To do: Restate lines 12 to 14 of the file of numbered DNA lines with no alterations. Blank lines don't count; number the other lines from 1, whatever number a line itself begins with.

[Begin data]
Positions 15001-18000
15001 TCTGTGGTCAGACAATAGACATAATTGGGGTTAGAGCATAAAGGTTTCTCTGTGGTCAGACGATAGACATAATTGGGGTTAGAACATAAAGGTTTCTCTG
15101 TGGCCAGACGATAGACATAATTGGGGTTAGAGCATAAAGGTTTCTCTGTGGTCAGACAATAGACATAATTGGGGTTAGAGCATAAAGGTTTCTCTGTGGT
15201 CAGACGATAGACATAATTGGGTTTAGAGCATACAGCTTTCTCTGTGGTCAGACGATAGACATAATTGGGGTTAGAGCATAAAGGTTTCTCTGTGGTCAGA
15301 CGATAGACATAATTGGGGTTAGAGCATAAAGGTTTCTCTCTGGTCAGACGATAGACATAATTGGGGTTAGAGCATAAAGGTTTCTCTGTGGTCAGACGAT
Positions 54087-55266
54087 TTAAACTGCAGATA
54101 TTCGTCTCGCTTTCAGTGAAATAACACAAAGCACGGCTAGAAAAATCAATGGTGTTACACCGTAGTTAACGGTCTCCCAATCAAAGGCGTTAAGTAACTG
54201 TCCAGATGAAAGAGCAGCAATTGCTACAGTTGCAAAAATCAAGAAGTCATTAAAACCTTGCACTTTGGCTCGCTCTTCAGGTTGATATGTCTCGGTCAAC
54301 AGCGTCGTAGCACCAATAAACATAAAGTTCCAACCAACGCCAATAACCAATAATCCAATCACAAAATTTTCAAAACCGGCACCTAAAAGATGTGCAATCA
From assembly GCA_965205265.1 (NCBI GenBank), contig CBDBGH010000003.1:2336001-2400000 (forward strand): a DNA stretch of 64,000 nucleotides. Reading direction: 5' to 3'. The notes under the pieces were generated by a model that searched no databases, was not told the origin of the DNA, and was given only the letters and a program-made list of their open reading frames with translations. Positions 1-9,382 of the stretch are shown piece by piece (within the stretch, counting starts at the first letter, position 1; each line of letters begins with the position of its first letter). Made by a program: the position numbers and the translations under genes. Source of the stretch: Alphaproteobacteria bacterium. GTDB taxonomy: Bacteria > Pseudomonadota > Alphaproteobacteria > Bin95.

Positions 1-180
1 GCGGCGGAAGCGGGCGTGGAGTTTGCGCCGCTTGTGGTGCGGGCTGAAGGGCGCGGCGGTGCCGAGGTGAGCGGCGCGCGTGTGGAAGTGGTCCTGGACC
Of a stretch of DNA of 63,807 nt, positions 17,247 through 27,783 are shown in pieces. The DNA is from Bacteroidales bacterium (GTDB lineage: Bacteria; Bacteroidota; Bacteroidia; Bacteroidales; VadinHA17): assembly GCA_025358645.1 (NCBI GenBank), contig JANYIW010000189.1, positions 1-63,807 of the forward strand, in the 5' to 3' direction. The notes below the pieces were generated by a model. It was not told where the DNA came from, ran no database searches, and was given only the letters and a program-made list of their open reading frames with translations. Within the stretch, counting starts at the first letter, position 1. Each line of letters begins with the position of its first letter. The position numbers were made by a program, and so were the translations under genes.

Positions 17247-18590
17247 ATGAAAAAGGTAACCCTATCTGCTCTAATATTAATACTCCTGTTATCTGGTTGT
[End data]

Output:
Positions 1-180
1 GCGGCGGAAGCGGGCGTGGAGTTTGCGCCGCTTGTGGTGCGGGCTGAAGGGCGCGGCGGTGCCGAGGTGAGCGGCGCGCGTGTGGAAGTGGTCCTGGACC
Of a stretch of DNA of 63,807 nt, positions 17,247 through 27,783 are shown in pieces. The DNA is from Bacteroidales bacterium (GTDB lineage: Bacteria; Bacteroidota; Bacteroidia; Bacteroidales; VadinHA17): assembly GCA_025358645.1 (NCBI GenBank), contig JANYIW010000189.1, positions 1-63,807 of the forward strand, in the 5' to 3' direction. The notes below the pieces were generated by a model. It was not told where the DNA came from, ran no database searches, and was given only the letters and a program-made list of their open reading frames with translations. Within the stretch, counting starts at the first letter, position 1. Each line of letters begins with the position of its first letter. The position numbers were made by a program, and so were the translations under genes.